Drive for contraceptive use to focus on adolescents

02Nov 2016
The Guardian Reporter
The Guardian
Drive for contraceptive use to focus on adolescents

TANZANIA’S contraceptive use, which drives towards achieving the global family planning goal by 2020 (FP 2020), will now focus on adolescents, the government announced yesterday.

UMMY MWALIMU

Speaking at the launch of FP 2020 Progress Report in Dar es Salaam, Minister for Health, Community Development, Elderly and Children Ummy Mwalimu said the high level of pregnancy amongst girls under the age of 18 was a major bottleneck that needed to be dealt with.

According to recent data from the Tanzania Demographic and Health Survey (TDHS) for 2015, 27 out of 100 girls get pregnant before reaching 18, an increase from 23 per cent in the 2010 TDHS.

According to the 2015 TDHS, some 32 per cent of married women were using modern methods of family planning. Mwalimu said Tanzania's overall performance towards FP 2020 was being hampered by the under 18 age group.

"For us to make real progress as a country, our interventions must target this group,” she said.

According to the new report released yesterday, for the first time in history the number of women and girls using modern contraception in the world’s 69 poorest countries has surpassed 300 million—a milestone that has taken the health and development sectors decades to reach.

FP2020 Momentum at the Midpoint 2015-2016 marks the critical halfway point of the FP2020 partnership, launched at the historic London Summit on Family Planning in 2012. The Summit called for unprecedented global political commitments and resources to enable 120 million more women and girls to use contraceptives by 2020.

The data featured in the report reveal noteworthy accomplishments as well as some significant challenges for the partnership. More than 30 million additional women and girls compared to 2012 now can use contraception across the 69 FP2020 focus countries.

Regionally, there are compelling examples of success. For example, in Eastern and Southern Africa - for the first time ever - more than 30 per cent of women and girls are now using a modern method of contraception.

In West Africa, where contraceptive use has been historically low, the Ouagadougou Partnership has surpassed its goal of reaching 1 million additional women and girls with modern contraception between 2011 and 2015, and is now aiming to reach 2.2 million additional users by 2020.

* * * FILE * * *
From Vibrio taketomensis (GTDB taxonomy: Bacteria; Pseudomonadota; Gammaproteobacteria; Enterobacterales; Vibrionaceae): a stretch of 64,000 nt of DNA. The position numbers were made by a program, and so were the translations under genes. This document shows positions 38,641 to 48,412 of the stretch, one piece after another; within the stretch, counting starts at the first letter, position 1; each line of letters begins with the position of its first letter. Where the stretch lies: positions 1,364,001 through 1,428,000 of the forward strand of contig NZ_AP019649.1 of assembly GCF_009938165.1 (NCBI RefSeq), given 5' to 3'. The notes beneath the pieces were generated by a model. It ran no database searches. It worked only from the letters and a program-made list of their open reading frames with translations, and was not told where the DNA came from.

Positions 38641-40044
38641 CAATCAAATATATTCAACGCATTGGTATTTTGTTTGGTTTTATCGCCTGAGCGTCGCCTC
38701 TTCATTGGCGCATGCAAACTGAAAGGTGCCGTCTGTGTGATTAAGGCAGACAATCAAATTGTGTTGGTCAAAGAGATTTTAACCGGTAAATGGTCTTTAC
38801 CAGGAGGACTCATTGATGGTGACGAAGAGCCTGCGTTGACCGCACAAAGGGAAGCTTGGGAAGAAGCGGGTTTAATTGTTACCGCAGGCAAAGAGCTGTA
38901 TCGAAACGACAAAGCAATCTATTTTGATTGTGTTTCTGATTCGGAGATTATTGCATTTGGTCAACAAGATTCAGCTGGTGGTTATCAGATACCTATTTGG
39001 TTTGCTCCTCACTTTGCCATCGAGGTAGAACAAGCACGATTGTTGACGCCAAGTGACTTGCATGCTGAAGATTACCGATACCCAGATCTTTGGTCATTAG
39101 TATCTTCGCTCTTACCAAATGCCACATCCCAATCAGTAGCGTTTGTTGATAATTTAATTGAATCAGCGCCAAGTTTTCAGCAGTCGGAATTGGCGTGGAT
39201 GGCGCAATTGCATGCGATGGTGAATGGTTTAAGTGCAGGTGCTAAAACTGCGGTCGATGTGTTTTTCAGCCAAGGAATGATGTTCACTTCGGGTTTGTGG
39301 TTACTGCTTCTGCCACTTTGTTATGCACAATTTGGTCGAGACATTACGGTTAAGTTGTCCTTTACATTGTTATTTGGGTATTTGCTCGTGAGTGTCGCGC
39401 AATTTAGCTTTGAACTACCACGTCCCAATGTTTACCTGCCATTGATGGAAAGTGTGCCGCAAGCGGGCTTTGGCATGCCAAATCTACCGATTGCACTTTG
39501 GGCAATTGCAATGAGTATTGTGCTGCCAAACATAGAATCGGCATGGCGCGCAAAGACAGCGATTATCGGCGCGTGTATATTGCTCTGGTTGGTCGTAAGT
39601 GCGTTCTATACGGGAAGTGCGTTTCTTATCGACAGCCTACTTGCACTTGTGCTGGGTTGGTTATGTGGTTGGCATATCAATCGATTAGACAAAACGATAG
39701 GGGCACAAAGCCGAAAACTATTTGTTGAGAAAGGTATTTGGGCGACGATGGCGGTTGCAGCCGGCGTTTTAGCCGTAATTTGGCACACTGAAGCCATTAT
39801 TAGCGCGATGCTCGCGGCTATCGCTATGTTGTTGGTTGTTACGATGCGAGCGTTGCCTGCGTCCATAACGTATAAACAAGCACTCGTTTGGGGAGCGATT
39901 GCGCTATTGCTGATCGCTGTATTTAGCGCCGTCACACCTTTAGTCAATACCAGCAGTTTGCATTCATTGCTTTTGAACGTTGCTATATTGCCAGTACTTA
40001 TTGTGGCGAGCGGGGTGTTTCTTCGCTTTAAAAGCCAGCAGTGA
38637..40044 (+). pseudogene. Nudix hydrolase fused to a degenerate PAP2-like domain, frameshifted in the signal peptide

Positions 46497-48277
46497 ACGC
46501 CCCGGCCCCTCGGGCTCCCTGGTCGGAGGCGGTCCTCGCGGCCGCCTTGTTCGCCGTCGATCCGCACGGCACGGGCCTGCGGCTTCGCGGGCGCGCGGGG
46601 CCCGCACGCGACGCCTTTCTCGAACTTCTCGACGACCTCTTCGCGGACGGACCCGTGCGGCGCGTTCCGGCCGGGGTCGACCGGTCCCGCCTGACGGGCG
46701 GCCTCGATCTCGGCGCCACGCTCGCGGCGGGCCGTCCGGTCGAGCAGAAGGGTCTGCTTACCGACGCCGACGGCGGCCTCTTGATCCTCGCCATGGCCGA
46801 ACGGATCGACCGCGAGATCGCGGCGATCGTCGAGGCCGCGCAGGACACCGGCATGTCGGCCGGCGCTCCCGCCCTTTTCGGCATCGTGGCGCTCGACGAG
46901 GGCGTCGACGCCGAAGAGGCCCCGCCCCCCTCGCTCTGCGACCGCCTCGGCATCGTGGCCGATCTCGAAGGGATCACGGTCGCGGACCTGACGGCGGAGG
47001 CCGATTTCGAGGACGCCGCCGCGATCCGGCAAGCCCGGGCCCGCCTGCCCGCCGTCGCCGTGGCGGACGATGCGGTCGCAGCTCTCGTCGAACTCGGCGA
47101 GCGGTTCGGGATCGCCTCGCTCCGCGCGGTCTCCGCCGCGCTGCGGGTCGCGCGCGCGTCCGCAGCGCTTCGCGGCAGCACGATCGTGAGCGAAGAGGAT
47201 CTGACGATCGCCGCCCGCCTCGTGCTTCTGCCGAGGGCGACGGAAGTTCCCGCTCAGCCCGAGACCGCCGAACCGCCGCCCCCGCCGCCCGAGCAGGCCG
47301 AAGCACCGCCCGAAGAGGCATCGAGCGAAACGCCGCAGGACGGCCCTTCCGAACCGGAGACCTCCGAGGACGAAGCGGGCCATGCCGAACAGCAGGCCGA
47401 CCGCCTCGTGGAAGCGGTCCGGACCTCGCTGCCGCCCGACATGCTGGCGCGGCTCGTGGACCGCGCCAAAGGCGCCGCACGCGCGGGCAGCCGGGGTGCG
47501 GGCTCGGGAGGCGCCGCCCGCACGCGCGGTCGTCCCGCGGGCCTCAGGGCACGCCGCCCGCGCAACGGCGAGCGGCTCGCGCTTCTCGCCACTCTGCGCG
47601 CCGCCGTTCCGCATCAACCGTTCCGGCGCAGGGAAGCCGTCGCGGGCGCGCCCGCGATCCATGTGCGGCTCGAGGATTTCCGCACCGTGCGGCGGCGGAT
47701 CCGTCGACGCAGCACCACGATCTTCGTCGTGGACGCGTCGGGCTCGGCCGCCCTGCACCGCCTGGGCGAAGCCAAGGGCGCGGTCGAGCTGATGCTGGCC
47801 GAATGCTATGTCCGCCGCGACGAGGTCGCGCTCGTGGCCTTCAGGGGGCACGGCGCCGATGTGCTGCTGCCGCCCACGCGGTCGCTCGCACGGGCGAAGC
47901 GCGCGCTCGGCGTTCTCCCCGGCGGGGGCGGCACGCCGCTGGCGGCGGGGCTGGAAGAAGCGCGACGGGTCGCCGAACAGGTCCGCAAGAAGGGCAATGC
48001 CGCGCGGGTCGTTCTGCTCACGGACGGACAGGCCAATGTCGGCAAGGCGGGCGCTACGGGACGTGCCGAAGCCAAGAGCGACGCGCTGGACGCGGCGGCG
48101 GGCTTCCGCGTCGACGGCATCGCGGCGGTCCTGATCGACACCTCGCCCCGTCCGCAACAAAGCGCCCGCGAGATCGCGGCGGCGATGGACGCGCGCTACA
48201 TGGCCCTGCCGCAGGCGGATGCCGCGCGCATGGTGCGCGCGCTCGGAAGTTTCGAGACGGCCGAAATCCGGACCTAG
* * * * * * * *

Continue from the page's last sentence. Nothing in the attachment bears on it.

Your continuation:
Despite the significant progress, collectively the FP2020 partnership has not reached as many people as hoped. The data shows efforts are off-track by some 19 million women and girls.

In addition, the sector faces a sizable financing gap for family planning programmes, and significant questions loom around how to ensure that enough contraceptives supplies are available for the unprecedented numbers of women and girls who need them.

Tackling these challenges will require a strategic and coordinated approach moving forward among many stakeholders. The report calls on the family planning community to urgently accelerate progress through investment and interventions grounded in the wealth of data and evidence now available.

“While we have not reached as many people as we had hoped for by this time, the richness of the data now available enables us to peel back the layers and study the situation on a country-by-country basis, revealing a strikingly varied landscape of progress,” said FP2020 executive director Beth Schlachter.

As in previous years, the report also delves into the funding landscape—highlighting how mobilizing the necessary resources to sustain family planning services is a critical component of success and a vital priority for donors and focus countries alike moving forward. Donor governments provided USD1.3 billion for bilateral family planning in 2015– a 6 per cent decrease below the previous years’ funding levels.

This is the first reduction witnessed since the tracking of these efforts began in 2012 by the Kaiser Family Foundation. The decrease can largely be attributed to currency fluctuations and the appreciation of the US dollar.

“Addressing the financing gap for family planning programmes, ensuring a sufficient and diverse supply of contraceptives, and improving the visibility and tracking of domestic and donor funding alike continue to be central priorities for our entire sector, including and importantly through the United Nations Population Fund (UNFPA ) Supplies Programme,” Schlachter said.